Boys youth organizations have two types of leaders, boys and adults. The selection process for these leaders is instructive and provides indications as to the nature of the organizations involved.
Boys: American Scout leaders such as the patrol leader are selected democratically by a vote of the boys, although admittedly adult leaders can influence the selection, especially with younger boys.
Adults: Adult leadership selection processess are also intructive. Leadership positions in totalitarian groups are always appointed by the Government or sponsoring group. The process in democratic societies is more varied, but is usually conducted at various levels by democratic processes. European Scouts sponsored by Protestant churches are usually more democratic in this regard than Catholic groups where leaders may be appointed by the Church hierarchy.
Youth groups in totalitarian socities had very active military programs. Activities included not only programs useful for miliary operations, but also weapons training for older boys. Hitler Youth camps were a mixture of scouting amd military basic training. The older boys were chanelled into the military, and if of appropriate racial background into the SS. Hold military units were formed of Hitler Youth boys and were some of the most fanatical fighters in the Germany Army. In the case of the Pioneers, this weapons training was conducted in the schools. Scouting also had military commections. It was formed by an army general (Lord Baden Powell) and their was much discussion that the poor performance of British soldiers in the Boer War was due to poor health and physical conditioning. Scouting was seen as a sollution. Many camping activities had military conotations, but HBU knows of no weapons training. Scouts did introduce a rifelry merit badge. The military also uses Scouting in their recruitment programs. The Ametican National Scout Jamboree, for example, is held on permanent facilities at Fort Polk, an active U.S. army base in Virginia, near Washington.
The totalitarian groups had a high level of partisan political content as the group was controlled by the party which founded it or the ruling party which dominated the Government. Free political discussion was not allowed. The boys were instead instructed in political matters. This of course is an important difference between totalitarian and democratic youth groups. Political diversity was tolerated, at least within the mainstream of political thought at the time. I doubt, for example, that a boy from a liberal family would have been too vocal in a Boy Scout unit in Mississippi during the 1950s. The Scouts as a group, however, strongly promote the ideal of free speech and democraric government.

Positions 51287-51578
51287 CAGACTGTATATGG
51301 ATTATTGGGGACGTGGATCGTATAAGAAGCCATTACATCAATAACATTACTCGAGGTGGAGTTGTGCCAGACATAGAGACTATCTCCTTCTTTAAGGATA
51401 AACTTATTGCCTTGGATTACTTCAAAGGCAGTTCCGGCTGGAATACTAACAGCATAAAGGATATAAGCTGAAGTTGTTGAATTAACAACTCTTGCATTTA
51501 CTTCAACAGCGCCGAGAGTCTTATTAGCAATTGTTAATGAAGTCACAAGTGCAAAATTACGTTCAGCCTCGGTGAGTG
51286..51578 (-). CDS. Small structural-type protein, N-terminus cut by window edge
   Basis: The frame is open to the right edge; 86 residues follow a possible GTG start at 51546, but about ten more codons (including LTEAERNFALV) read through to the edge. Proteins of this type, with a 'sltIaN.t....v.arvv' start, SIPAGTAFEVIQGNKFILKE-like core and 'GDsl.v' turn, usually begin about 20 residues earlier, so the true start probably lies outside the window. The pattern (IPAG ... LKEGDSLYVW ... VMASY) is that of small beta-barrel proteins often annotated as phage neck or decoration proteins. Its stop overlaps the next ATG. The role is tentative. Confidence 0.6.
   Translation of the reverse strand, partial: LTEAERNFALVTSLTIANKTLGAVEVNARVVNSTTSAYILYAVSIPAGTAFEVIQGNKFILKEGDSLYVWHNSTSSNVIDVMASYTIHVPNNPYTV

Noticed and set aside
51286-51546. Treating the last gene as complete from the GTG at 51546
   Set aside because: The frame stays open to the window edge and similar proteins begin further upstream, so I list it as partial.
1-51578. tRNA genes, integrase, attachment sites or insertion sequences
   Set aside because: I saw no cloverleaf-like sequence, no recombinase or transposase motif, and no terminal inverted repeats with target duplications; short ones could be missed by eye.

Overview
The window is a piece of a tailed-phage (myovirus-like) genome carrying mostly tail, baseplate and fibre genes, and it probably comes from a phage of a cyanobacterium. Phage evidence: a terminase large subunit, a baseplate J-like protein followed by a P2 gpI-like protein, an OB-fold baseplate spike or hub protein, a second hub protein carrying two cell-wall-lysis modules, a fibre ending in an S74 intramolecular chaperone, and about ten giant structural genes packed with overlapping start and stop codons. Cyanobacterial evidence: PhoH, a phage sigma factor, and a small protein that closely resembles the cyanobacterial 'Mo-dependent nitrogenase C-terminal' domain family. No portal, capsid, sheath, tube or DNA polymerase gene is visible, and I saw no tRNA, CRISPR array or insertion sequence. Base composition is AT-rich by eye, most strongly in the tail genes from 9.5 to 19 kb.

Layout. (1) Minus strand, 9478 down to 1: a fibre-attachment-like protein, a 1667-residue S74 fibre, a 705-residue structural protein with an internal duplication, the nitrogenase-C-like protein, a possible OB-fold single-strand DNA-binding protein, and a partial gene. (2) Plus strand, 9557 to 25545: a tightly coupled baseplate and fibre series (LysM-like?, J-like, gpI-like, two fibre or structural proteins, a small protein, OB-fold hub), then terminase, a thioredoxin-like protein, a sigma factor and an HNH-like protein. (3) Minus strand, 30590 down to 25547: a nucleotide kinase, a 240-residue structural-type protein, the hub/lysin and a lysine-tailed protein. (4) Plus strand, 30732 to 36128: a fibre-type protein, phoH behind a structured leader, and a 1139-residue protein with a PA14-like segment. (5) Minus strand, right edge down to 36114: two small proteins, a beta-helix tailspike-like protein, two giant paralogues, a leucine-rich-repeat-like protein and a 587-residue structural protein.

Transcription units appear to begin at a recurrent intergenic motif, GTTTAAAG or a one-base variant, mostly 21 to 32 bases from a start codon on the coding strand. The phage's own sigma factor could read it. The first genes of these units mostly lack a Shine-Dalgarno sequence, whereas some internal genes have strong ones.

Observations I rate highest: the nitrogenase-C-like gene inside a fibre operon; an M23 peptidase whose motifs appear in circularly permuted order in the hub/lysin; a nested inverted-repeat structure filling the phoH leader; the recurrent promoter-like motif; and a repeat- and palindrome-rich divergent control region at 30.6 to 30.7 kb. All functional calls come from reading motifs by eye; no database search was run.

The totalitarian youth groups like the Hitler Youth downplayed religion. The Pioneers actively discouraged it. There few was in esence that total alligiance was owed to the state, not God. The religious role in democratic groups is more varied. The Boys' Brigade is an active Christian group. Scouts continued this Christian focus, but after spreading to non-Christian countries modified the focus to a general belief in God. Scouting in America is non-sectarian to a point. The BSA requires a boy to believe in God. As many Scout groups are organized by churches, there is often a sectarian orientation. In Europe, churches have often organized sectarian religious scout associations.
Figure 3.--A focus on uniforms is not a characteristic of titalitarian youth groups. Scouts have often given great emphasis to the uniform. The fully kitted out British Scout was probably photographed in the 1910s.
One might think that the use of uniforms was most pronounced in totalitarian groups. Certainly the uniform was very important in the Hitler Youth and Balial. But it was also strongly stressed in American and English scouting at the same time. In addition, the Pioneers in the Soviet Union and other countries never put much of a emphasis on uniforms. I am not sure why this was, I think in part it was the need to keep the uniform as simple and inexpensive as possible.